Mr. Greene died on June 23, 2007.

DEFENDANT’S MOTION DOES NOT SATISFY HER BURDEN UNDER CCP § 437c
Summary Judgment is a drastic procedure which is to be used with caution to avoid becoming a substitute for the fact finding process of trial. For more information you are welcome to contact Sacramento personal injury lawyer, Moseley Collins.

Continue reading

It is worth noting that situations similar to those described in this trip and fall case could just as easily occur at any of the supermarkets in the area, such as Safeway, Raley’s, Bel Air, Save Mart, Walmart, or Whole Foods.

(Please also note: the names and locations of all parties have been changed to protect the confidentiality of the participants in this medical malpractice case and its proceedings.)

Plaintiff Sylvia Smith, et al.’s Memorandum of Points and Authorities in Opposition to Motion for Summary Judgment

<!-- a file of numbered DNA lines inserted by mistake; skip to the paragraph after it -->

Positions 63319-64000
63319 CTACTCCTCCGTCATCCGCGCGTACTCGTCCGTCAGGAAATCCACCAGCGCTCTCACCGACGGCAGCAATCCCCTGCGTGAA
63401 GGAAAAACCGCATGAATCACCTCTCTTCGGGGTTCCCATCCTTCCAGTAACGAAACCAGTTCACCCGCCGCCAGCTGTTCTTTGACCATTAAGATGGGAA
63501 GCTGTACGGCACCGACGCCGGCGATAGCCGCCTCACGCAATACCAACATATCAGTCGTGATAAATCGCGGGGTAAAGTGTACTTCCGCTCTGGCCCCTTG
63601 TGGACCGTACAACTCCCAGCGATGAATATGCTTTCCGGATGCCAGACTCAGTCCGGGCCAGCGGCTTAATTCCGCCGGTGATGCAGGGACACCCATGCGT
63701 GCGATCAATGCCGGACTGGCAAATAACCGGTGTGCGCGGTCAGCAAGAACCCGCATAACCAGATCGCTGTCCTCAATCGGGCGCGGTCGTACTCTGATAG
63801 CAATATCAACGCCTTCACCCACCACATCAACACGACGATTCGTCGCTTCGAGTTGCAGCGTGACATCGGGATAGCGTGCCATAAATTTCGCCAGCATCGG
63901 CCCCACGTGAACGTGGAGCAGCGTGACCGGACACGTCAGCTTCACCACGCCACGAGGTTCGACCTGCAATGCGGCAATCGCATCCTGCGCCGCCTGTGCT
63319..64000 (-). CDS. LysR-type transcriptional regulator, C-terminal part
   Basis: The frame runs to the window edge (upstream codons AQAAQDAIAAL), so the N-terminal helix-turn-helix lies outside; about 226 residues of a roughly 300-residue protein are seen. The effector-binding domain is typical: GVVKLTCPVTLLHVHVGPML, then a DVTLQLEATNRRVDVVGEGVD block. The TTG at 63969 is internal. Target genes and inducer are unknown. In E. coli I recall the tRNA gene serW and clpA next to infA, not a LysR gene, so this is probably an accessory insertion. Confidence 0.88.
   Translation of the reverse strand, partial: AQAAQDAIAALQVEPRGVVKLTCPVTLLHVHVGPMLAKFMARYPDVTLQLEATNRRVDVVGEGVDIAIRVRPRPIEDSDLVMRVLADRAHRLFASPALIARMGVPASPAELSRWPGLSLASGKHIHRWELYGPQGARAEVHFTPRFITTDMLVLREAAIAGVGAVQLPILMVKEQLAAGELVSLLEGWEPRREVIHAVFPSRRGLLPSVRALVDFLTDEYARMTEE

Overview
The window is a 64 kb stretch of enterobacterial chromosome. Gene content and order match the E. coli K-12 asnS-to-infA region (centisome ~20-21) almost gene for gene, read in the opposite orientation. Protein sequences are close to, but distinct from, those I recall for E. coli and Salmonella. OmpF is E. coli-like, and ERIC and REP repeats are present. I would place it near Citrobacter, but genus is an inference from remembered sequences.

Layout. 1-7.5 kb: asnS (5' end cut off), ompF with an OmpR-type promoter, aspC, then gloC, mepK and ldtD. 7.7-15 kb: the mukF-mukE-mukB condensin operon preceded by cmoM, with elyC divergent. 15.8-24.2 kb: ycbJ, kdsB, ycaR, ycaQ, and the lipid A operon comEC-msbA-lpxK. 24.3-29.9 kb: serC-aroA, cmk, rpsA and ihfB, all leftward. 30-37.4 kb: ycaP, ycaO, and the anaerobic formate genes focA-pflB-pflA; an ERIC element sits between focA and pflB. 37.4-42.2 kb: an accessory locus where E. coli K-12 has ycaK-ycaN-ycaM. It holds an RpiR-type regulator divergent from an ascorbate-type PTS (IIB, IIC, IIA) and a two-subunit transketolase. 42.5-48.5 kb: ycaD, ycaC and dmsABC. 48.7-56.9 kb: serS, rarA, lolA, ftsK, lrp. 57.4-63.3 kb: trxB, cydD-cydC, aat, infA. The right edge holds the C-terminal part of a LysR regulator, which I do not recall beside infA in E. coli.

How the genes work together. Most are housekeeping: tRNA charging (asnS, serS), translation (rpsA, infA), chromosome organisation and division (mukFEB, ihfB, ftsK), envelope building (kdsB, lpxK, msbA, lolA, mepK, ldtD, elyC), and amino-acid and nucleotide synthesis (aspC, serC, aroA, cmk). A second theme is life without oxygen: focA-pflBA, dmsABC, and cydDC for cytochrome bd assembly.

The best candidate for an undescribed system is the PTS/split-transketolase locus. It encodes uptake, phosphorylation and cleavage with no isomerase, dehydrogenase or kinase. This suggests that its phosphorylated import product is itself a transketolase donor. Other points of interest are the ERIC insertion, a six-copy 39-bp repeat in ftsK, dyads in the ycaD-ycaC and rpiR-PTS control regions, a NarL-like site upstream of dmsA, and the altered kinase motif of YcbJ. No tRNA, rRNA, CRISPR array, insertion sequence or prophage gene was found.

INTRODUCTION

This is a trip/fall and medical malpractice action arising out of decedent Al Greene’s February 2005 fall in the Sacramento National Sporting Goods store, wherein he fractured three cervical vertebrae, and the subsequent failure to treat these injuries at the Sacramento Valley Medical Center. Moving party Thomas Black, MD, is the attending emergency room physician who was advised of the possible fractures but did not respond accordingly. The fractures were not treated until more than a year later by which time Mr. Greene was a functional paraplegic. For more information you are welcome to contact Sacramento personal injury lawyer, Moseley Collins.

Dr. Black now moves for summary judgment on the grounds that notwithstanding his failure to address the cervical fractures, he met the standard of care in the community and thus committed no malpractice. Plaintiffs’ emergency room consultant disagrees that Dr. Black failure to address the possible cervical fractures satisfies the standard of care.

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The following blog entry is written from a defendant’s position as trial approaches. Reviewing this kind of briefing should help potential plaintiffs and clients better understand how parties in personal injury cases present such issues to the court.